Don't panic! If you receive a summons and complaint (a lawsuit), notify your professional liability carrier. This type of legal document requires a formal response within a prescribed time limit. Failure to respond appropriately may jeopardize your defense or even possibly result in a default judgment against you. Your professional liability carrier will assign a defense attorney who specializes in medical malpractice litigation and will handle the case through resolution.

Pre-Trial Discovery

Attorneys for both parties engage in written and oral discovery to understand the nature and extent of the care provided, as well as the merits of the patient's allegations. During discovery, attorneys for the plaintiff and defense review all medical records and other relevant documents related to the case to fully evaluate the claim. Interrogatories and depositions are two important parts of the discovery process.

Interrogatories (Written Discovery)
Interrogatories are written questions directed by one party to another party designed to further develop the facts or the legal and clinical foundation of a case. Interrogatories directed to health care professionals usually seek background information concerning the individual's education, training, professional experience and credentials.

Interrogatory responses are legally admissible in court, therefore it is imperative that you review your answers carefully with your defense attorney. Your attorney will assist you in preparing accurate and appropriate responses.

Depositions (Oral Discovery)
A deposition is a discovery tool used in virtually all forms of civil, administrative and criminal litigation. It provides an opportunity for both parties to obtain material information, assist in developing strategies for trial, and formally preserve testimony for use later. Testimony obtained in a deposition frequently proves to be the single most important event of the pretrial process. It is almost always crucial to the outcome of a case.

Depositions are conducted under oath in a verbal question-and-answer format. They are always recorded, traditionally by a certified shorthand reporter, who then transcribes the exchanges into a verbatim document that the deponent is required to sign. With increasing regularity over the past decade, the testimony is also preserved by separate audio and video technologies.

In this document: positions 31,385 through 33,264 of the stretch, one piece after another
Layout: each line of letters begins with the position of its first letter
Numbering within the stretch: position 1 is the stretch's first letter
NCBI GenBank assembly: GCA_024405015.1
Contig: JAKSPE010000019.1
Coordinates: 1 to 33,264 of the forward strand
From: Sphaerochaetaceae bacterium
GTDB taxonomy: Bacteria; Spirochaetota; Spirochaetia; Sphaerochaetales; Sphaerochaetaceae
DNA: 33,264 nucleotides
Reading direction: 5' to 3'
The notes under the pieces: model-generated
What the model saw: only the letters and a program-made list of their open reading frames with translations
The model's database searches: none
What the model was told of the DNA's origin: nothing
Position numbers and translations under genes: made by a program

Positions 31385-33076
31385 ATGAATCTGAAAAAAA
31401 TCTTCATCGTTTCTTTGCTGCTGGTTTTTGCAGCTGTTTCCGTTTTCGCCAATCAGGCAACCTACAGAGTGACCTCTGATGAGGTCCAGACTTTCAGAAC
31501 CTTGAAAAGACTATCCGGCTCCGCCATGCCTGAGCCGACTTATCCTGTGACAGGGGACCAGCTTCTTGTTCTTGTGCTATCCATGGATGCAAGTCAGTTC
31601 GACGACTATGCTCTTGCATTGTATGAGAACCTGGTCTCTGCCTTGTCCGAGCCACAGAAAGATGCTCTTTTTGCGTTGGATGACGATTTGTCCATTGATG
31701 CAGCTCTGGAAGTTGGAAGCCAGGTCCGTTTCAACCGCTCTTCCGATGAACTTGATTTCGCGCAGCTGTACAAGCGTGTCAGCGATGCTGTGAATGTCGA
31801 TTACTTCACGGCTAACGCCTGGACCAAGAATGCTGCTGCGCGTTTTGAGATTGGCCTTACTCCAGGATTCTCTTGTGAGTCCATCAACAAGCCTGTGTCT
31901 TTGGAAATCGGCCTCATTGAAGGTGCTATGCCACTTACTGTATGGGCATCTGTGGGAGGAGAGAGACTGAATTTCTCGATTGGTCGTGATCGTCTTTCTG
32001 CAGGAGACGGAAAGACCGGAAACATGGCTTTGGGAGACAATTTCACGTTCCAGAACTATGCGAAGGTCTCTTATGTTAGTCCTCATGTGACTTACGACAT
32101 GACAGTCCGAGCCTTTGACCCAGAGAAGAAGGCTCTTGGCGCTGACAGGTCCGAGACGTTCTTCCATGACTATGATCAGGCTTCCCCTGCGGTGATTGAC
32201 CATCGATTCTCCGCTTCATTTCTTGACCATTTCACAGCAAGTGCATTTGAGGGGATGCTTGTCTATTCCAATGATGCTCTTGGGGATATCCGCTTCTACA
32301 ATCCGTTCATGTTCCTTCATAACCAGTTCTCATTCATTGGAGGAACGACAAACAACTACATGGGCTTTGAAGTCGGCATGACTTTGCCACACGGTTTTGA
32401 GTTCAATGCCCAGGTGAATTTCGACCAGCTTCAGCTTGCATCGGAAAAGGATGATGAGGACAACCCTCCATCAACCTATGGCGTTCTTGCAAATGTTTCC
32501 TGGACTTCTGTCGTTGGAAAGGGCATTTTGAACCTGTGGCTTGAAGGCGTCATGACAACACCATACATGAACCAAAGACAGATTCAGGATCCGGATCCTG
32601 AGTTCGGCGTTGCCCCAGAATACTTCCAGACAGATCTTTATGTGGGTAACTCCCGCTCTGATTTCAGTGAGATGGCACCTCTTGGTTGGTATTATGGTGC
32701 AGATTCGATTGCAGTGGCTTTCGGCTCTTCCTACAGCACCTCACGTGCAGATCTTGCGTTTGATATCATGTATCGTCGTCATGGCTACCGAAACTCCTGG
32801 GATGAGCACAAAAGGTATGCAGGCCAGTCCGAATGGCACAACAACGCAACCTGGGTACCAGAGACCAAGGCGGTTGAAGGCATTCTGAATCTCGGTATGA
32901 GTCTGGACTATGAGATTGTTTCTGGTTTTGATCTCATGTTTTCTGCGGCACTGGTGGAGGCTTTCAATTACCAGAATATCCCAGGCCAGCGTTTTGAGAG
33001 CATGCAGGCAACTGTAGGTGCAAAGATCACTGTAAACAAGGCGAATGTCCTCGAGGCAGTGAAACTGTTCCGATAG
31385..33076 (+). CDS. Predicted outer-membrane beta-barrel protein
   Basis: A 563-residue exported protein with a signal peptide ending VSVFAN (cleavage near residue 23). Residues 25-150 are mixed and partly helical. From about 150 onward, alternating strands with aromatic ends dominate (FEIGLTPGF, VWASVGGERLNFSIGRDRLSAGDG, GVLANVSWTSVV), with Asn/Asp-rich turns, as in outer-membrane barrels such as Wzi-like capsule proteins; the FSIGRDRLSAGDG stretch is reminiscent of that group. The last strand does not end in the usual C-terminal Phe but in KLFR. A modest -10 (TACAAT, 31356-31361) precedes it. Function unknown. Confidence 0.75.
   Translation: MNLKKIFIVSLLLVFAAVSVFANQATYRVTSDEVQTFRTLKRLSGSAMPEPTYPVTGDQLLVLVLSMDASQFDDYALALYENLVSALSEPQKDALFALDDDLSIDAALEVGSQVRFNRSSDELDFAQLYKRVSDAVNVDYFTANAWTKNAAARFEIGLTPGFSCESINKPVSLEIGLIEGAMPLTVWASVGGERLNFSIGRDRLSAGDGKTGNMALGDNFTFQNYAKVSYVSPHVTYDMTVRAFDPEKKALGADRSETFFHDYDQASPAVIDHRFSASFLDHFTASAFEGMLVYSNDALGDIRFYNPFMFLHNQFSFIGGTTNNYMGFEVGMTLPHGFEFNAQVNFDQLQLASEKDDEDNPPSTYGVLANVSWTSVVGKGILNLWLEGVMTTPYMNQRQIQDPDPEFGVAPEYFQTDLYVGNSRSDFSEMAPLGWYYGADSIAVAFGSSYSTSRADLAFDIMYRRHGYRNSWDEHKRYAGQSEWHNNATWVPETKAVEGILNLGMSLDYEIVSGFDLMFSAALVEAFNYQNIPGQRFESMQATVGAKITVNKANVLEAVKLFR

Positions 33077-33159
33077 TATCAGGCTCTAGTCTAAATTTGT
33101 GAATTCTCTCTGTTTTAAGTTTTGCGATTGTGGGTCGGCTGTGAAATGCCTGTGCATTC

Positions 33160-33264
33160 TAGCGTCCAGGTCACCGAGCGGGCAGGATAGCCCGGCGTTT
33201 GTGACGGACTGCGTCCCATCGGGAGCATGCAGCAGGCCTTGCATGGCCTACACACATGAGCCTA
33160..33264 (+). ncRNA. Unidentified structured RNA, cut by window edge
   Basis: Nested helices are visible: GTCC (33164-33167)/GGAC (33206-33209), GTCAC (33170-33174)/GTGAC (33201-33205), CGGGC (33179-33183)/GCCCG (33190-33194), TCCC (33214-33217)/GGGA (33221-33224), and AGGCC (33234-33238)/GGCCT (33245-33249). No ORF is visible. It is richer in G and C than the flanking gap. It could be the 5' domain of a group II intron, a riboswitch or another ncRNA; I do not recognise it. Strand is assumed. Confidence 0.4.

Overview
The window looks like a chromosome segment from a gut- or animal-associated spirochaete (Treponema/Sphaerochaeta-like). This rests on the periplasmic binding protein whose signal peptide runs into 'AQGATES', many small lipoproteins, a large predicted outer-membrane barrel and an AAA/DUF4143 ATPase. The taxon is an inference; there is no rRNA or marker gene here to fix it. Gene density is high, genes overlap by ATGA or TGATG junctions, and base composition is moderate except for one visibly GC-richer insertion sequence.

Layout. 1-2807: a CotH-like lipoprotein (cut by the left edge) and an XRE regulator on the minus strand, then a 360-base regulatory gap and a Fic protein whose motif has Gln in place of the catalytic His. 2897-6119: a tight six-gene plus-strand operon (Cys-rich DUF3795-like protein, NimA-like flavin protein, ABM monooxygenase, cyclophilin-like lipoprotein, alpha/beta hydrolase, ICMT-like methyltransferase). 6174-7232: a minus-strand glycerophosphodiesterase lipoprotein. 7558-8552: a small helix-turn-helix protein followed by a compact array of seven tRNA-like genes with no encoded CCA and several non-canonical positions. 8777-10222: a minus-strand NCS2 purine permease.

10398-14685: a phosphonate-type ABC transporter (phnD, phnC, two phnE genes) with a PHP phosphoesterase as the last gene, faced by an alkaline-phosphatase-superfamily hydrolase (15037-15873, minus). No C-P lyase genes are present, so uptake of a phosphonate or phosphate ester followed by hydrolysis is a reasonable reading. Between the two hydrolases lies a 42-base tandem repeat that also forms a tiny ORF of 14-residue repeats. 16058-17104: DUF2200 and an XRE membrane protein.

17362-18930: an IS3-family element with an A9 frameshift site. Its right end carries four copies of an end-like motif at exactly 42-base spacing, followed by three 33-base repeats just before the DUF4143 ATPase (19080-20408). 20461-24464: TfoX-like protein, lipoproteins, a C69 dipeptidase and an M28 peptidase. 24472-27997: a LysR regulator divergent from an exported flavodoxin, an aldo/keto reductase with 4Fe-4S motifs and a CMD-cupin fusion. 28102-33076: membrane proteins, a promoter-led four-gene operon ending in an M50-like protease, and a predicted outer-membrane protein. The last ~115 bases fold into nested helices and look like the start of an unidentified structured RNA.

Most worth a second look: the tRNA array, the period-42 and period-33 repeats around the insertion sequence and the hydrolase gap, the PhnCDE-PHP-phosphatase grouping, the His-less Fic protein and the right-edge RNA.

Deposition Testimony
In preparation for a deposition, your attorney will meet with you to explain the process, offer recommendations on demeanor and dress, provide valuable suggestions on pitfalls to avoid, and identify probable areas of questioning by the attorneys who will attend the deposition.

Your attorney will also advise you of the best approach to use in answering questions. Your responses should be brief, concise, and delivered in a calm and thoughtful manner. Avoid guessing when you are uncertain of the answer. It is preferable to respond, "I do not know" or "I do not recall."

During your deposition, your attorney may perceive that a question is ambiguous or subject to a legal objection. Allow your attorney to state the objection and consider the objection when formulating your answer. The objection may alert you to an ambiguity or hidden meaning that is not otherwise apparent. Your attorney can also instruct you to refrain from answering a question that the attorney believes is an effort to elicit information that is not legally discoverable.

Key factors to keep in mind:

  • Tell the truth. Deponents must promise to "tell the truth, the whole truth, and nothing but the truth." Failure to comply with the oath may be considered perjury (often a felony) that is punishable and may result in fines, sanctions and even imprisonment.
  • Answer only the question asked. Deponents should listen carefully, answer only the question asked and then stop talking. Volunteering extraneous information prolongs the proceeding and identifies potential new areas of inquiry that opposing counsel may not have previously considered. One classic tactic is for the attorney to pause, leaving dead air that tends to be uncomfortable and can lead the deponent to resume talking.